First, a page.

(Smoke from Siberian permafrost fires entrained in wind pattern blowing over the East Siberian and Laptev seas. What can best be described as a synoptic pattern of smoke stretching for more than 2000 miles. For reference, we are looking at the heart of Siberia, the bottom edge of frame touches the Arctic Ocean. Total width of frame is more than 2000 miles. Image source: LANCE-MODIS.)
From the Northwest Territory of Canada to a broad central section of Russian Siberia called Yedoma, the permafrost fires this year have been vicious, powerful and colossal. They have burned deep into the basement soil and permafrost layer, casting out billows of dense, smokey material that, at times, has blanketed a majority of both Siberia and the North American Continent.
In Minnesota, two thousand miles away from the still raging Northwest Territory fires, James Cole, who comments here frequently, noted:
Forest fire smoke here in N.E. Minnesota was off the charts yesterday! I went out to watch the blazing red sun sink below the green hills. This almost invisible red ball brought back an old memory from watching a sun set in San Diego County during a very bad fire out break back when I was home ported with my ship there. These Alberta fires are a huge distance from here, but I can guess at their size by the thick gray haze, the smell and a sunset just like one in an active fire zone. (In confirmation to this eye-witness report, the Minnesota Star Tribune’s Meteorologist Paul Douglas reports Heat, Smoke, and Thunder)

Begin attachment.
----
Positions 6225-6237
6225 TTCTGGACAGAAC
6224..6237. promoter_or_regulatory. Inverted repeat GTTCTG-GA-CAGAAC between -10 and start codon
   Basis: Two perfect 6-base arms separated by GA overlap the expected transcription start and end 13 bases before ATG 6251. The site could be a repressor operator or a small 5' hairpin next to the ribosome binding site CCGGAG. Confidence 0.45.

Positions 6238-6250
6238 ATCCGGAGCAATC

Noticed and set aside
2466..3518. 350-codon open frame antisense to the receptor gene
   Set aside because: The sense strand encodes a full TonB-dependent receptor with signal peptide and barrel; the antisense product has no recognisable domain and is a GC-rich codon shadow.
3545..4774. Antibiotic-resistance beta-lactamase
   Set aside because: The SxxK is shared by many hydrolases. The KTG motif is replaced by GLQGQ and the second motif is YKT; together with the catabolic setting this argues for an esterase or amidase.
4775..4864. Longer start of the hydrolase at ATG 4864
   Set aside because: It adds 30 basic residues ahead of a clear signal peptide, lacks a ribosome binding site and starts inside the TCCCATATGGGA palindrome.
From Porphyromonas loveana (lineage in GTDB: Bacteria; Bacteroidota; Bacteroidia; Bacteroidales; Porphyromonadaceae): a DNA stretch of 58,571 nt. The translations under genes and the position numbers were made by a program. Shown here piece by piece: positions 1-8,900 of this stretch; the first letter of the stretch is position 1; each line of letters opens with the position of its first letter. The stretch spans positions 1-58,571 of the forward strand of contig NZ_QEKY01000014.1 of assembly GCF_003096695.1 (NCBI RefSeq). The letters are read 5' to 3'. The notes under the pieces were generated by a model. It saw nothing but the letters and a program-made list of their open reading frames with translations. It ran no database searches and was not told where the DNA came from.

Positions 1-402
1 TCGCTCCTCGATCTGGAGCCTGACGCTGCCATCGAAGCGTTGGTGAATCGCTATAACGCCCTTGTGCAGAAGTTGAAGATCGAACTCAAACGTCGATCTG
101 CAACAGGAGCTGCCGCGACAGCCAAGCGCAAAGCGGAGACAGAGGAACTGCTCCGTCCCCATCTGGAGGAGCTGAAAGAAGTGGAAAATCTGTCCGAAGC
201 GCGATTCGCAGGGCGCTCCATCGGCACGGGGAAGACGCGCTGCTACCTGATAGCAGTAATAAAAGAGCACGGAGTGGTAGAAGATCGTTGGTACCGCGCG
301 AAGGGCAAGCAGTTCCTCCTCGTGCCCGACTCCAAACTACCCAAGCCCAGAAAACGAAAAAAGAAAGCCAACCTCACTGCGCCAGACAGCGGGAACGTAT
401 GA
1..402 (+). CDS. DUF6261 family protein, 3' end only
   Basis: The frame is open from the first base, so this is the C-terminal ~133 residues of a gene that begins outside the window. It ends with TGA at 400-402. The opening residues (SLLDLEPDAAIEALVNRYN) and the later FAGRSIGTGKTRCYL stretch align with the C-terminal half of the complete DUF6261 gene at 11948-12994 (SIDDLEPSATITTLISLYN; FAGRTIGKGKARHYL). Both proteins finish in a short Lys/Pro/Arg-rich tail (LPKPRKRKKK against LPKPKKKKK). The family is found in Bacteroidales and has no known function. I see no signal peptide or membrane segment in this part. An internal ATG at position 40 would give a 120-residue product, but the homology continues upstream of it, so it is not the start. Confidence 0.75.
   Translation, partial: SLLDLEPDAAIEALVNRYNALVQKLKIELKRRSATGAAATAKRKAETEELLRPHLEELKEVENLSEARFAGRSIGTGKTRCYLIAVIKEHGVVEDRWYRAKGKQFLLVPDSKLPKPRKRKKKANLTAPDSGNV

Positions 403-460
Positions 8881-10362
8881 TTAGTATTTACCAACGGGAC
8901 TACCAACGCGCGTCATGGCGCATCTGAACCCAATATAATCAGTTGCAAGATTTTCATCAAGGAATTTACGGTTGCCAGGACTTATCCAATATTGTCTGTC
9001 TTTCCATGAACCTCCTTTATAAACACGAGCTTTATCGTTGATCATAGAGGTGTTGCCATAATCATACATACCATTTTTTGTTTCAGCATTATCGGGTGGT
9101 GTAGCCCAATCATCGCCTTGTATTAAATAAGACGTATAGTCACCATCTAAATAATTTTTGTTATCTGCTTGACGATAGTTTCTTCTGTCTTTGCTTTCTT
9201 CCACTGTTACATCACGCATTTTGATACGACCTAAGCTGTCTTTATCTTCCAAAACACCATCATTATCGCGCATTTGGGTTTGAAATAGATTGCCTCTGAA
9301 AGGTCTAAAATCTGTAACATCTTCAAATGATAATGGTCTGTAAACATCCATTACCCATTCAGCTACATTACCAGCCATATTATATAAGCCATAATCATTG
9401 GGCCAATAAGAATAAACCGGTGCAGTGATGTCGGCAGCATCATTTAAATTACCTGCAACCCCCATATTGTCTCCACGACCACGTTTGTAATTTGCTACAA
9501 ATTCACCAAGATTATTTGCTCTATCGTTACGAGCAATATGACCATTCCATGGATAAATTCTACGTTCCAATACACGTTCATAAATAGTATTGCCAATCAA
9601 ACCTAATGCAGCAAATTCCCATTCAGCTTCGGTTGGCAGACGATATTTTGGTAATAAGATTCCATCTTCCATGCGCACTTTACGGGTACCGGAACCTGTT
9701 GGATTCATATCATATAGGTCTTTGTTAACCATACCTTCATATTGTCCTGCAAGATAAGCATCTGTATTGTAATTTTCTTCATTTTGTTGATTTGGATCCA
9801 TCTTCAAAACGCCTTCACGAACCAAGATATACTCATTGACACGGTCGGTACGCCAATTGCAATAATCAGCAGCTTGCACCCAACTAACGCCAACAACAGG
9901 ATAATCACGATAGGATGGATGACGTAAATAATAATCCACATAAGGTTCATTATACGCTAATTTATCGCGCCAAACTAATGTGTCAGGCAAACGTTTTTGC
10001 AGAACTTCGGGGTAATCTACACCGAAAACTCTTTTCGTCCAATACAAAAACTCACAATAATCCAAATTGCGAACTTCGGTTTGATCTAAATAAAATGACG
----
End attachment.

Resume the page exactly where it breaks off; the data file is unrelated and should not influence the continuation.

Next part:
(GOES satellite shot of smoke plume from Arctic fires crossing Minnesota late yesterday evening. Image source: GOES.)
You can see the vast plume of filtering across Minnesota in the above GOES satellite shot.
Fires that Burn Soil
These fires aren’t anything normal. They burn the land as well as the trees. They cast off an inordinately high volume of smoke, such that they are far more visible in the satellite shot than more southerly fires of similar size. And they continue to burn for weeks and weeks — with lands that were lit nearly a month ago still casting off smoke and fire from the same locations.
The quantity of material necessary to keep such fires burning from the same location day in, day out, must be immense and it is becoming increasingly obvious to this observer that woodland as well as the soil and, likely, the thawing permafrost itself have become involved. It is a basement layer that, when fully thawed can be scores of feet deep. A set of peat-like material that, were it to be sequestered, would likely turn into a hundreds foot deep seam of coal over ages of heat and pressure. Instead, it is now being liberated as fuel for fires by human-caused warming.
(Wildfire burning near Laptev Sea on August 1, 2014. The terrain in this region is tundra and tundra lakes, similar to the Yamal region where methane outburst sites where recently discovered. Wildfire is the comet like feature in upper center frame. The shoreline of the Laptev is visible along the lower frame border. Note the steely gray pallor of smoke running south to north [top to bottom] through the image frame. For reference, bottom edge of frame is about 150 miles, fire front is approximately three miles. Image source: LANCE-MODIS.)
On the Canadian side, the fires have primarily remained in the same region, simply continuing to burn from mostly the same sources or spreading only to local areas. But on the Russian side, the fires have leapt from their original cauldrons to ignite in massive blazes along regions both east and west, north and south.
Over recent days, fires have been creeping northward along a ridge line toward the Laptev Sea. Yesterday, a large fire ignited in the treeless tundra just 70 miles south of Arctic Ocean waters. You can see a close up image of this fire in the MODIS shot above.
So we have hard tundra burning just 70 miles south of the Arctic Ocean. No trees here, just an endless expanse of thawing ground.
Hat tip to Colorado Bob (First Observation)
Hat tip to James Cole